Boxing


McGirt regroups after 1st loss

There’s nothing more devastating in boxing that than a hot prospect’s first pro loss, especially for someone such as James McGirt, Jr. (18-1, 9 KOs), whose last name alone makes opponents perform better. McGirt suffered his first set-back April 11 when another son of a former world champion, Carlos “Baby Sugar” DeLeon, Jr. (20-2-2, 12 KOs), stopped James in the seventh round of their ShoBox co-feature..

DeLeon was floored by McGirt at the end of the sixth round, but he got to his feet just before the bell sounded. “When I dropped him, instead of listening to my father (head trainer “Buddy” McGirt), I got careless,” James explained. “I had him but dropped my right hand and got caught. My legs were a little wobbly, but I was more embarrassed than anything having been knocked down for the first time in my career. I thought that I could deal with it but got hit with an uppercut. I tried to wait it out, hoping he’d gotten tired punching, but I wasn’t punching back and the ref stopped the fight.

“The hardest thing in the world is to take your first loss. I still know that I’m going to be a world champion someday. This is part of the learning experience. No excuses. I should have listened and boxed. It’s a hard pill to shallow. I want a rematch, but I know it won’t happen right away. I won’t be able to sleep at night unless I fight him one more time.”

McGirt’s father, 2-time world champion “Buddy,” suffered his first pro loss in his 30th fight, as the No. 1 contender in the world, to Frankie Warren by 10-round decision. “I warned James last year that he was dropping his right hand too much,” Buddy noted. “You can’t take anything for granted. Once he knocked the other guy down, James thought that he had him, but he got caught by that left hook. It’s a great learning experience. I was talking to Roy Jones. He said at least it happened now or he would have kept doing it and now he’ll listen. James can’t have a flamboyant, relaxed attitude like he did in basketball. On the court he could be nonchalant, flashy, but you can’t do that in the ring. They’re always trying to beat Buddy McGirt’s son and Buddy McGirt. In a way I’m glad it happened. It’s going to be a good learning experience for James. I told him he should thank DeLeon for the wake-up call because he got lazy.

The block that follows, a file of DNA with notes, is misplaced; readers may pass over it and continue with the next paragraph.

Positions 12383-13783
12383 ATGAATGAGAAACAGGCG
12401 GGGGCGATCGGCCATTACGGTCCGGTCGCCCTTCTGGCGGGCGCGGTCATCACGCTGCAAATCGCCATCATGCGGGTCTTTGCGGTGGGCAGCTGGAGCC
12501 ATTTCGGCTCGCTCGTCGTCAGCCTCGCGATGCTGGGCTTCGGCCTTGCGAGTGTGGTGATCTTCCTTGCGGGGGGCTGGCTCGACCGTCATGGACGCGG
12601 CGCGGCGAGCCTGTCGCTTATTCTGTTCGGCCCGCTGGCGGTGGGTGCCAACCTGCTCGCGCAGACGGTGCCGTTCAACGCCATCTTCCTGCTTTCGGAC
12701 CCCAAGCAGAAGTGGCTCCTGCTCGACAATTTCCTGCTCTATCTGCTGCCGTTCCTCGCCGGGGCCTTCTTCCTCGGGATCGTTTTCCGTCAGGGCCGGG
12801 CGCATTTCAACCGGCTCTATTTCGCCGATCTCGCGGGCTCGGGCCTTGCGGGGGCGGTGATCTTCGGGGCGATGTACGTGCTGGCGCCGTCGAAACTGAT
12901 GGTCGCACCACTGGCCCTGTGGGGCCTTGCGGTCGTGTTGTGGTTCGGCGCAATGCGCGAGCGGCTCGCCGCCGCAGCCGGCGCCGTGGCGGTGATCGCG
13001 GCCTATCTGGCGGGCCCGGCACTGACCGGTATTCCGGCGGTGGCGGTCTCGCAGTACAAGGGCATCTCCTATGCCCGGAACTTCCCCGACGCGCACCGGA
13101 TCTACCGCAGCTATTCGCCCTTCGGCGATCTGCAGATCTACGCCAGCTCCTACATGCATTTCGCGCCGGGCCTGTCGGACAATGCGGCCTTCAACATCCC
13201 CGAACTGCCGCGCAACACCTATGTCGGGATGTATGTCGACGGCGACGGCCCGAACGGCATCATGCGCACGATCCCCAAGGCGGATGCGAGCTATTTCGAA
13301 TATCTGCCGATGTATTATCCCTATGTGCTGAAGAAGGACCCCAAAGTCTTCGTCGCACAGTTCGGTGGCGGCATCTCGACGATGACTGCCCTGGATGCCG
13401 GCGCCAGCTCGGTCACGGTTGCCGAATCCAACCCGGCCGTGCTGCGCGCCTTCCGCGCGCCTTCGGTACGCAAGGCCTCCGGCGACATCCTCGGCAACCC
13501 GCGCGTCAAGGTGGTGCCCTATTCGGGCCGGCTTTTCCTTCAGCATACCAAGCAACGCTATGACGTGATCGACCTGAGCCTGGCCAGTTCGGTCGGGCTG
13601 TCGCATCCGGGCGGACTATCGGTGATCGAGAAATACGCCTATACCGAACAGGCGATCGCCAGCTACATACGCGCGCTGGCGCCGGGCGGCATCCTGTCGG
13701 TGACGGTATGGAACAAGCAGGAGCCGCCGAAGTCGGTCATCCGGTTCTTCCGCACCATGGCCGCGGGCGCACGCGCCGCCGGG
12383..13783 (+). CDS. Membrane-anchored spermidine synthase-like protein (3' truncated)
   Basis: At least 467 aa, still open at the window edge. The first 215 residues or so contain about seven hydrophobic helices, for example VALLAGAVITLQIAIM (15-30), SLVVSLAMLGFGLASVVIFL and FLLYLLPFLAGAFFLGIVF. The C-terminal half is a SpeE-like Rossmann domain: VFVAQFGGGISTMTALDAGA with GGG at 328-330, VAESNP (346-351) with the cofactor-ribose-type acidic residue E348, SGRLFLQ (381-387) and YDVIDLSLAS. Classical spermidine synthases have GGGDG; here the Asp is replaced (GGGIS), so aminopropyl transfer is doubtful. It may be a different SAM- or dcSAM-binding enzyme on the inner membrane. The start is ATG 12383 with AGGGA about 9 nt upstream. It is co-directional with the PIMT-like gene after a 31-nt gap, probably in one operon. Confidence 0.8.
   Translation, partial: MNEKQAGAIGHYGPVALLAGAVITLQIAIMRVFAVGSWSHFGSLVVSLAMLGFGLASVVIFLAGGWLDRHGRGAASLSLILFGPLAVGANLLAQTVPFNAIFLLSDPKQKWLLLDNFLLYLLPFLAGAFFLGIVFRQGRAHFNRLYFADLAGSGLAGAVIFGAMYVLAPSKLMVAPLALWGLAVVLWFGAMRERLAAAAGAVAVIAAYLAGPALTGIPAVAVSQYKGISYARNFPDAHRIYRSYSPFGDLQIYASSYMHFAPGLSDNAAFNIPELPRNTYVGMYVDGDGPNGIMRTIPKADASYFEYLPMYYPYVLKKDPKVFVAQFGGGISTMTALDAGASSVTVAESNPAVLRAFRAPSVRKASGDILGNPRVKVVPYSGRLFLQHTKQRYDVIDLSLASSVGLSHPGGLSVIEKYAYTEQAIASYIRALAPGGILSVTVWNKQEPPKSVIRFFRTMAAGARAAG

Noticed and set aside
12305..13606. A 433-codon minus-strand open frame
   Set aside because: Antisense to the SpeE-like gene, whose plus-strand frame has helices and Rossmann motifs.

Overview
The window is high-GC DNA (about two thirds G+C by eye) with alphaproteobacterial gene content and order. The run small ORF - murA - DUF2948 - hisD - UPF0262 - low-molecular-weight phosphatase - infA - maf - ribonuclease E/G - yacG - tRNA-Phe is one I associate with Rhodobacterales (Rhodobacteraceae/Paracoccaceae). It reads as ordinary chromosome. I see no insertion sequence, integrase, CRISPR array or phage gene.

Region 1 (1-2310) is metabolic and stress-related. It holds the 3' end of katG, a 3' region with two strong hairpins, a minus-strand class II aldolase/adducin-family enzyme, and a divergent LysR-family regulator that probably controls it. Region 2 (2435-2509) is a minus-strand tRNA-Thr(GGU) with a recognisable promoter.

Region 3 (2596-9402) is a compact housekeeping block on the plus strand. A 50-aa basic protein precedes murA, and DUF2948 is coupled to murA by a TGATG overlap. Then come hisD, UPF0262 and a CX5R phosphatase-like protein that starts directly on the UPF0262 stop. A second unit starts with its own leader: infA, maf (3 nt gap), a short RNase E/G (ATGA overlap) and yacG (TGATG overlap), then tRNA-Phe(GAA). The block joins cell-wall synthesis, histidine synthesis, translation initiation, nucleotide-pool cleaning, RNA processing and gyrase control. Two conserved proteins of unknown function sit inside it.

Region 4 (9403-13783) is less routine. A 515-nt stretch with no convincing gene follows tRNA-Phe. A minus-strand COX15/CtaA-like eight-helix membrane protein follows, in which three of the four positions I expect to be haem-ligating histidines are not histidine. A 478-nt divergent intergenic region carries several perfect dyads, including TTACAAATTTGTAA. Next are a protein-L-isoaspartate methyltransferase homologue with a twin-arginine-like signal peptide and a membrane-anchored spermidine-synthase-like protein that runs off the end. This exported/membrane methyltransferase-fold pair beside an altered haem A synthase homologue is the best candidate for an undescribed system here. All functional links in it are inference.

“Sure, it’s a hard pill to swallow. I saw the punch hit him and I can still visualize it like a picture in my mind. That night, James became a man, and not just in the ring. Taking nothing away from DeLeon, James had the fight and should have won. Now he has to put it behind him and move forward. After a first loss, you either become a better fighter, or get out of the game. James’ eyes were opened. You can’t do what he did in basketball, not in this business, and now he understands. What he does from here on will determine what he is in boxing.”

McGirt may have been more comfortable making weight and fighting as a super middleweight, but the plan is for him to slowly move back to the middleweight division. “His opponents at super middleweight are too big,” McGirt’s manager Dennis Witherow explained. “I talked with Buddy after the fight and we agree that James needs to fight as a middleweight. They weighed-in the same weight but, in the fight, the difference in their weight made a big difference. He’ll fight at 162-163 in his next fight, hopefully in July. We’re going forward, not looking backwards. The loss is part of the learning process, a bump in the road. He got caught and that’s just part of the game.”

Buddy added, “The last two days (prior to the fight) James just shadow-boxed. He didn’t run or train, ate right before the weigh in, and came in at 166. He won’t have a problem making 163. We saw how small James (166-167 lbs. in the fight) was in comparison to DeLeon (between 180-185 lbs) and even (Jason) Naugler. James will be fighting as a middleweight.”

Article posted on 26.04.2008



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